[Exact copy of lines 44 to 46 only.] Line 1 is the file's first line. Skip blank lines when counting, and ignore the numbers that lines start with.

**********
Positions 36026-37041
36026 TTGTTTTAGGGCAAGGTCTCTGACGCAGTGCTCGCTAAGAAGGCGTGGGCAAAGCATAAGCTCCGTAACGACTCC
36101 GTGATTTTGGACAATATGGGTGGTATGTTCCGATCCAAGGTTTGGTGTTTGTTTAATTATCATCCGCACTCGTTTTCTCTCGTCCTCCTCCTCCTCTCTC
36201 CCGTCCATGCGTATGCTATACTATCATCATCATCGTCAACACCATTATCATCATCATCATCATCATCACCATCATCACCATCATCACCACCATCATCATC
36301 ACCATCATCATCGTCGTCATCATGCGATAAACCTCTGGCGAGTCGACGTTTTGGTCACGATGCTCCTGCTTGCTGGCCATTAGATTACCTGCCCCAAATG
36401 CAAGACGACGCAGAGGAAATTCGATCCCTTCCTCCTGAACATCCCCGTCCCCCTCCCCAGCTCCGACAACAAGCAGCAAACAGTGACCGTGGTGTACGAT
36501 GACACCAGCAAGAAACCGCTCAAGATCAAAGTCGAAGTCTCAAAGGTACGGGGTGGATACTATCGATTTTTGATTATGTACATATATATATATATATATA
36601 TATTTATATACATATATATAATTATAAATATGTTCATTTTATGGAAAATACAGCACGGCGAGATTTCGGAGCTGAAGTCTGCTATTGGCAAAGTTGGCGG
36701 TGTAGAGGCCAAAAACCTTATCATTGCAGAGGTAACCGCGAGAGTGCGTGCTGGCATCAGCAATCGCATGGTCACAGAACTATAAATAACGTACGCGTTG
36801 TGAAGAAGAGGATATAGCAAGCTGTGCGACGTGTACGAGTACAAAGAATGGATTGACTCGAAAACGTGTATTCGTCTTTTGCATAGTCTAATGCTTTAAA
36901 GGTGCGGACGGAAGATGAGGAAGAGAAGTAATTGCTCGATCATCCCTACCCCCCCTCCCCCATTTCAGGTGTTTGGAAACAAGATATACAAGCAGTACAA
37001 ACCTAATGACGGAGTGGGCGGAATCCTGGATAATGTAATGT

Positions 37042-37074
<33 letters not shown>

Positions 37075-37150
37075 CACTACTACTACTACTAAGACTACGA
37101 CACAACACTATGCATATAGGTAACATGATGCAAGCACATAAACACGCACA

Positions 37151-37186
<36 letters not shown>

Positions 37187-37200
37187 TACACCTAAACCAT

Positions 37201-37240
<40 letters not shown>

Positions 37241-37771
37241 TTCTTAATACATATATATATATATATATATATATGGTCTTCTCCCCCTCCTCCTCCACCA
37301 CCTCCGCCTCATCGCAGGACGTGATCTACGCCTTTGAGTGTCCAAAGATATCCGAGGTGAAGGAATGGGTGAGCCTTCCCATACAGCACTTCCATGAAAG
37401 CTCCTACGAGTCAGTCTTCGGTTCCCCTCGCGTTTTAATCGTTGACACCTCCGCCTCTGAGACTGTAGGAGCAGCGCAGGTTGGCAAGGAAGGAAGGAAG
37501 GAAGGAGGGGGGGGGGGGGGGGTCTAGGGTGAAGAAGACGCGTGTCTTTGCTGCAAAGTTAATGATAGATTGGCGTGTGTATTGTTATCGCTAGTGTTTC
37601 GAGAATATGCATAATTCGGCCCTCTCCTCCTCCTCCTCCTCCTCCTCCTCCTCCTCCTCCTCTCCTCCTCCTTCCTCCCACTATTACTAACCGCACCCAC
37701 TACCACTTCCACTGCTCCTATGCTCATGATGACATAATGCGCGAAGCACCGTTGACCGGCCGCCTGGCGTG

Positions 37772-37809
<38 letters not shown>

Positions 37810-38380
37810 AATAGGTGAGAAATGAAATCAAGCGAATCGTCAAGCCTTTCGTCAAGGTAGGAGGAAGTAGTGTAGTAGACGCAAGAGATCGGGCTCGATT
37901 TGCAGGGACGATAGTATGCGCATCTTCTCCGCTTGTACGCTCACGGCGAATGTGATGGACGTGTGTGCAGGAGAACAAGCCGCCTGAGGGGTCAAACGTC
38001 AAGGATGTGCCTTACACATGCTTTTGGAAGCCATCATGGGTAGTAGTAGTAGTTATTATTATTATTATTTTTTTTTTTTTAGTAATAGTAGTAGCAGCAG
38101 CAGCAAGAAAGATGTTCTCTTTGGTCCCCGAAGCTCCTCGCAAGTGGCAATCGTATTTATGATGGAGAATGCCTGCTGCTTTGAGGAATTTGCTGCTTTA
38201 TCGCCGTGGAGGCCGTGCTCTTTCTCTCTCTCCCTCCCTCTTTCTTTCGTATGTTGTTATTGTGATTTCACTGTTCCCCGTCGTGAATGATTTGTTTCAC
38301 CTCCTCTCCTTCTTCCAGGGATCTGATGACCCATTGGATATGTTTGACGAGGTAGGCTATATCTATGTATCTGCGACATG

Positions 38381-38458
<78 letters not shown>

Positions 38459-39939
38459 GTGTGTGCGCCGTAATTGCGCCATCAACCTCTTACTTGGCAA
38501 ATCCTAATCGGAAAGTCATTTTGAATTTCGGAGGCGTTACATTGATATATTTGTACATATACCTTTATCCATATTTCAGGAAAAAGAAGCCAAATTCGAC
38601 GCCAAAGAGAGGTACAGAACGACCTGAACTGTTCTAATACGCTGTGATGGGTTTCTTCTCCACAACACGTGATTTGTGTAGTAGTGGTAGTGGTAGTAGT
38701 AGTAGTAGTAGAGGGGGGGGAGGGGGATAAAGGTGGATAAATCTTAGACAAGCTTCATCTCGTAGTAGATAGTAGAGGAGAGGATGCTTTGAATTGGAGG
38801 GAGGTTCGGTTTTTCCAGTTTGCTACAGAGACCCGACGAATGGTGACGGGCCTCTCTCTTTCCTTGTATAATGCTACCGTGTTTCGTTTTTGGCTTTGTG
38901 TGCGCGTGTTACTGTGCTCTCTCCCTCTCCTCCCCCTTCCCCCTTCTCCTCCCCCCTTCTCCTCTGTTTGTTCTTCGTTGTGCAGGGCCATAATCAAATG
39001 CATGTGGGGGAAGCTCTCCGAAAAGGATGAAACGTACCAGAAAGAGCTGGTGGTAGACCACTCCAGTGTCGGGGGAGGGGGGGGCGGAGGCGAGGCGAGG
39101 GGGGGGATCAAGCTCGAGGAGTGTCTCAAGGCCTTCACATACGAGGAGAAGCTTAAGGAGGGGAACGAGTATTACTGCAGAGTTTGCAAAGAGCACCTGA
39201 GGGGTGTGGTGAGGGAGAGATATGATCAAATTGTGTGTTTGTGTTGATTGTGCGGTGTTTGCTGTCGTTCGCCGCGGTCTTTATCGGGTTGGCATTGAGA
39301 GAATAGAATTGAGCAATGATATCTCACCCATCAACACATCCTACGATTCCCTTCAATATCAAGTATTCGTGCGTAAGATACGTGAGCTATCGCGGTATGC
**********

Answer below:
38501 ATCCTAATCGGAAAGTCATTTTGAATTTCGGAGGCGTTACATTGATATATTTGTACATATACCTTTATCCATATTTCAGGAAAAAGAAGCCAAATTCGAC
38601 GCCAAAGAGAGGTACAGAACGACCTGAACTGTTCTAATACGCTGTGATGGGTTTCTTCTCCACAACACGTGATTTGTGTAGTAGTGGTAGTGGTAGTAGT
38701 AGTAGTAGTAGAGGGGGGGGAGGGGGATAAAGGTGGATAAATCTTAGACAAGCTTCATCTCGTAGTAGATAGTAGAGGAGAGGATGCTTTGAATTGGAGG